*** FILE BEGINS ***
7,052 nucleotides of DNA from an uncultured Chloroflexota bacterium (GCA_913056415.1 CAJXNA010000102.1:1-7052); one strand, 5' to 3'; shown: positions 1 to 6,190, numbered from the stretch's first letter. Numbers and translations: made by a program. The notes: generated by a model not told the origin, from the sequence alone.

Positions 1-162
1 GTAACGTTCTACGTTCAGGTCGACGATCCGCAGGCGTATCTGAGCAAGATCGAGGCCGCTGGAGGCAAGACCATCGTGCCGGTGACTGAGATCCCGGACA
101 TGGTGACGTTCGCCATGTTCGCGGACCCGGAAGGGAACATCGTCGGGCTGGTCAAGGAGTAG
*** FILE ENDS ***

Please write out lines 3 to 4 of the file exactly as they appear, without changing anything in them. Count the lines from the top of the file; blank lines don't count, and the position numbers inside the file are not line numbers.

1 GTAACGTTCTACGTTCAGGTCGACGATCCGCAGGCGTATCTGAGCAAGATCGAGGCCGCTGGAGGCAAGACCATCGTGCCGGTGACTGAGATCCCGGACA
101 TGGTGACGTTCGCCATGTTCGCGGACCCGGAAGGGAACATCGTCGGGCTGGTCAAGGAGTAG